R.F. overprints on U.S. stamps, stationery: more fakes than genuine?
U.S. Stamp Notes by John M. Hotchner
My pulse quickened when I came across the cover in a dealer’s box. The label read, “C-25 — an overprint on cover, with PF [Philatelic Foundation] cert. $40.” Of course, the certificate says that the R.F. overprint is a counterfeit; a genuine example on cover would have had a price tag many multiples of $40. And as soon as logic returned, my pulse returned to normal. Figure 1 shows the cover and the certificate.
The R.F. overprints are listed in the Scott Specialized Catalogue of United States Stamps and Covers. The page from the digital edition of that catalog is shown in Figure 2.
There are 12 varieties illustrated and listed (Scott CM1-CM12) of the overprint handstamped on the 1941 6¢ Twin-motored Transport Plane airmail (C25). These R.F. overprints have catalog values for on-cover examples ranging from $300 to $750, and there are a few that are not valued.
But if you want to get into the overprints on airmail stamped envelopes (Scott UCM1-UMC8), the prices rise into the thousands of dollars.
Thus it is no surprise that these overprints have been extensively faked, and offers to sell should never be consummated unless the cover is accompanied by a certificate of authenticity from a recognized expertizing organization.
Here is what the Scott U.S. Specialized catalog says about these unusual items:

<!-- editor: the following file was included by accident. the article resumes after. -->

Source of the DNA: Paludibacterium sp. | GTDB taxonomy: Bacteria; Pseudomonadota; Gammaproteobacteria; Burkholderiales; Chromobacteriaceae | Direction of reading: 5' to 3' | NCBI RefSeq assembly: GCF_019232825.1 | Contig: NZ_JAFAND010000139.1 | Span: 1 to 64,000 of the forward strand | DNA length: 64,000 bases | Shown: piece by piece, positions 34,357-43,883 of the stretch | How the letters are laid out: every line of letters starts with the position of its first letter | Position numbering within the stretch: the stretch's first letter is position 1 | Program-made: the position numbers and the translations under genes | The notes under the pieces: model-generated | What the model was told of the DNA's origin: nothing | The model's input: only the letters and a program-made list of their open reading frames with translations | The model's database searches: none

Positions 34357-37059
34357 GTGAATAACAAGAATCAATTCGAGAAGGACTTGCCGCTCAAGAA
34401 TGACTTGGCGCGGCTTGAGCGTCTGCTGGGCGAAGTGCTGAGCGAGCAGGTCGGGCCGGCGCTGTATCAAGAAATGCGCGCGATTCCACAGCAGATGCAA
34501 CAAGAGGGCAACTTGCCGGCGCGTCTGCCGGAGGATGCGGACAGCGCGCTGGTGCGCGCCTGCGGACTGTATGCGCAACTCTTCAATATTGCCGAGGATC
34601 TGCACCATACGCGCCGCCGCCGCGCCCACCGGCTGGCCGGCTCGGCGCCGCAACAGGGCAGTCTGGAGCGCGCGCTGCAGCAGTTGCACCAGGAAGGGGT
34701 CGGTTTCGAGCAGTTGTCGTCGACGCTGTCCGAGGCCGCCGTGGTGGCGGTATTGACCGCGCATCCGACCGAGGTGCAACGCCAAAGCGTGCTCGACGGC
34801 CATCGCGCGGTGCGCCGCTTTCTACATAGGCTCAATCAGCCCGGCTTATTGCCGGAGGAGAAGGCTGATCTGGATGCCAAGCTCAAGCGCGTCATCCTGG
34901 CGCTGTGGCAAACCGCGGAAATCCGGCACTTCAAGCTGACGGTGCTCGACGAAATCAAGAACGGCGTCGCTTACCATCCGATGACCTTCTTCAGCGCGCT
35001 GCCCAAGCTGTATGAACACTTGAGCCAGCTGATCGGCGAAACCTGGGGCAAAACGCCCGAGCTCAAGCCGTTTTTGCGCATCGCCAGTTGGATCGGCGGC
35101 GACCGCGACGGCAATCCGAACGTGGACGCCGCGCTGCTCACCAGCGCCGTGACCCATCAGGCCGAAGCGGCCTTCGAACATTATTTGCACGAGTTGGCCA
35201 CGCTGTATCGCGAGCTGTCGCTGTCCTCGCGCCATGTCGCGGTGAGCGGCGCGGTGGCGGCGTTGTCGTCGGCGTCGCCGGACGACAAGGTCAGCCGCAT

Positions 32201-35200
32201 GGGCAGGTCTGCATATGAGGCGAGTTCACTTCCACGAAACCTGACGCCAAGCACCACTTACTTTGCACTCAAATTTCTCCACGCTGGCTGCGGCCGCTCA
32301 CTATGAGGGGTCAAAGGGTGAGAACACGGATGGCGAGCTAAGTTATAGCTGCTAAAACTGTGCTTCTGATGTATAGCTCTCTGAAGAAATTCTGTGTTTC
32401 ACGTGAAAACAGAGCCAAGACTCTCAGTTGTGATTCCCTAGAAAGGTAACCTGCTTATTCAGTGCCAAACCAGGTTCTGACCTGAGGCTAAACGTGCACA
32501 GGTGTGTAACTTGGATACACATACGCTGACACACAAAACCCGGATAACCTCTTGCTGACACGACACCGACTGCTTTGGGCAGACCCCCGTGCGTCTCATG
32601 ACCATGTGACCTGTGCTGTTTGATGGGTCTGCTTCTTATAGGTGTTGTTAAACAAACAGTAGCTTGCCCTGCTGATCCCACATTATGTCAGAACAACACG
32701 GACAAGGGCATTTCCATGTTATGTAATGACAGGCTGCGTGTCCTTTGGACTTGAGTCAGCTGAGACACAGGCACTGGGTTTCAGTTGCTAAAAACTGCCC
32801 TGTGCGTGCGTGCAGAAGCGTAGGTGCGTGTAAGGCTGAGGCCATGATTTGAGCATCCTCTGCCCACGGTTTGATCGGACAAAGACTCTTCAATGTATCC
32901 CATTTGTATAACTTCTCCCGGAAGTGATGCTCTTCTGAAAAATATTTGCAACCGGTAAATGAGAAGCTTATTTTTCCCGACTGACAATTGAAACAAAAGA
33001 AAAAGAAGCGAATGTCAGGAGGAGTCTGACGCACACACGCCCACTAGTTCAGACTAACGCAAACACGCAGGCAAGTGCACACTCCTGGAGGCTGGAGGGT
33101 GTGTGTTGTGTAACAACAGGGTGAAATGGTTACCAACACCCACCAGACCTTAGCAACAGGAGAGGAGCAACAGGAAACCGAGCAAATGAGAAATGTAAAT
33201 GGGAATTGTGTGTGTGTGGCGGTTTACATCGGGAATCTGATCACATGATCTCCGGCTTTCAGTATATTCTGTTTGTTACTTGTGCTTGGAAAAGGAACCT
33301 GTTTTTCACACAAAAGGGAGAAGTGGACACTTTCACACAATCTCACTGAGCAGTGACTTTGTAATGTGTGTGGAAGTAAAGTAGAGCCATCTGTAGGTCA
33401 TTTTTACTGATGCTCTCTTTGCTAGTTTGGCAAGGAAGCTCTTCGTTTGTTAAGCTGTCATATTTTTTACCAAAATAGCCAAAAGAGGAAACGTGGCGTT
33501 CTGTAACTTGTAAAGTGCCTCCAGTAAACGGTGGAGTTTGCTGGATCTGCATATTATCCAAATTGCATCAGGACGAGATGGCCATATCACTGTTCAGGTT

“Authorized as a control mark by the United States Fleet Post Office during 1944-45 for the accommodation of and exclusive use by French naval personnel on airmail correspondence to the United States and Canada. All ‘R.F.’ (Republic Francaise) mail had to be posted on board French ships or at one of their western Mediterranean or northwest African naval bases and had to bear the return address, rank and/or serial number of a French officer or seaman. It also had to be reviewed by a censor.
“All ‘R.F.’ overprints were handstamped by the French naval authorities after the stamps were affixed for mailing. The stamps had to be canceled by a special French naval cancellation. The status of unused stamps seems questionable; they are alleged to have been handstamped at a later date.
“Several types of ‘R.F.’ overprints other than those illustrated are known, but their validity is doubtful.”
How did these overprints come to be, and why were they necessary? Here is a brief explanation.
When Germany occupied France as World War II began, ...
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